Thursday, February 16, 2006
Tilting at windmills: The Stranger's battle for the First Amendment
The fantastic and truly independent Seattle weekly, ”The Stranger,” printed the controversial Danish cartoons that has caused the freedom of speech ruckus across the globe, largely at the behest of editor, Dan Savage. Savage sees the controversy solely as a freedom of speech issue. He was outraged that the nation’s mainstream papers decided as a body not to print the cartoons, and ran the caricatures in defiance of self-censorship. The decision has sparked quite a lot of controversy, none of which involves Muslims. (See Slog posts here, here, here, here, and here. And, yes, you do know commentor “Touchstone.”) Dan Savage is my hero. But I don’t know if I agree with him on this one. Check out this cool post over at Power of Narrative: The Freedom to Foster Hatred. Excerpt from a Salon article:
"Make no mistake about it: The recent West versus the Muslim World contention over 12 ignorant and offensive cartoons is not about freedom of expression and its limitations. It is first and foremost about the bleak reality of a great many powerful forces -- on both sides of the Atlantic, north and south of the Mediterranean and all the way to the Indian Ocean -- having a decided stake in perpetuating and escalating the so-called clash of civilizations, even if for a whole range of very different reasons. This is no conspiracy but, rather, an ugly convergence of equally repugnant interests. [snip] "Triggered by cartoons, the latest episode of the clash of civilizations is the caricature of a caricature, one in which our fundamental humanity is diminished, the almost limitless richness and diversity of that vast world of the intellect and the imagination that we call culture is flattened and shadowed over, the profound commonality of our human condition rubbed out, until finally all that remains is the horrible and the grotesque: the "liberal" West represented by a T-shirted female American soldier holding a prone and naked Arab on a leash, and the 'devout' Arab/Muslim world represented by a masked and hooded terrorist holding a knife to a hostage's neck under a banner of 'God is great.'"From the blogger:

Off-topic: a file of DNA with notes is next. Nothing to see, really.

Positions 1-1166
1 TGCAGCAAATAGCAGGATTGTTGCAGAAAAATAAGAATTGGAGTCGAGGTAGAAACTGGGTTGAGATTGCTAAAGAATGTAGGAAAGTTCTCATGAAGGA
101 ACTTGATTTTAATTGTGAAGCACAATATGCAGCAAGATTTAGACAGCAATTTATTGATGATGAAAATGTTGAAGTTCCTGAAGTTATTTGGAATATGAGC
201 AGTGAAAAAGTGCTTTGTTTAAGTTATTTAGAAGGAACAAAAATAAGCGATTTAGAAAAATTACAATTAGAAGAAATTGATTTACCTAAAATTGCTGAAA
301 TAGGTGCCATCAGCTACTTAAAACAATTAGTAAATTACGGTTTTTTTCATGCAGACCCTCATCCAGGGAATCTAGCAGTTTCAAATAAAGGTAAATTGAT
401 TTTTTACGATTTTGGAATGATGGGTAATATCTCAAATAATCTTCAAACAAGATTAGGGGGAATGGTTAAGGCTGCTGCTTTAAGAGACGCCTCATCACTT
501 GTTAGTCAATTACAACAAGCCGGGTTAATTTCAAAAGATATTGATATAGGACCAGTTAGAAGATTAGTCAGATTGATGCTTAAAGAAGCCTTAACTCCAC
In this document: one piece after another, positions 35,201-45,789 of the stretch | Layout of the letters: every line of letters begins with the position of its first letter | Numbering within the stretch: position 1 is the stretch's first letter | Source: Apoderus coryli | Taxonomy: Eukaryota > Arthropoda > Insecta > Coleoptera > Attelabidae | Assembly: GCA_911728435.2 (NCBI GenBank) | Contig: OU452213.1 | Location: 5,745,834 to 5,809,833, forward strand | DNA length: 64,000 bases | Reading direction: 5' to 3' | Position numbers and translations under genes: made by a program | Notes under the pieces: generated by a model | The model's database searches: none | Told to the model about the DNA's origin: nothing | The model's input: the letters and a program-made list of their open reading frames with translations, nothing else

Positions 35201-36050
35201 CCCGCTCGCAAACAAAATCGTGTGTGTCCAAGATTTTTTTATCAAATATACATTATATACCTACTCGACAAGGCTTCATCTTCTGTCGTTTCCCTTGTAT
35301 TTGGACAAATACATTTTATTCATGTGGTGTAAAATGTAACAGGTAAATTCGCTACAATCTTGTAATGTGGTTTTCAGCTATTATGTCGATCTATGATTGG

"To be absolutely clear: you unquestionably have 'the freedom to foster hatred,' if that is what you choose to do. But if that is indeed your choice, don't dress it up as a noble and valiant fight for freedom of speech and for 'Western values' -- unless, of course, you think that accurately represents 'Western values.'"It is true The Stranger ran the cartoons in response to the mainstream media's self-censorship, and for that, I give this paper the benefit of the doubt. To me what's more disturbing is the effort of some Western governments to curtail freedom of speech in the "civilized" portion of the globe, from Britain's banning of the "glorification of terrorism" (does that mean no more gloating about the Sons of Liberty?) to the prosecution of Holocaust-denier, David Irving, in Austria. Will we see a serious journalistic attempt from the Stranger to deny the Holocaust, because no other reputable US paper will?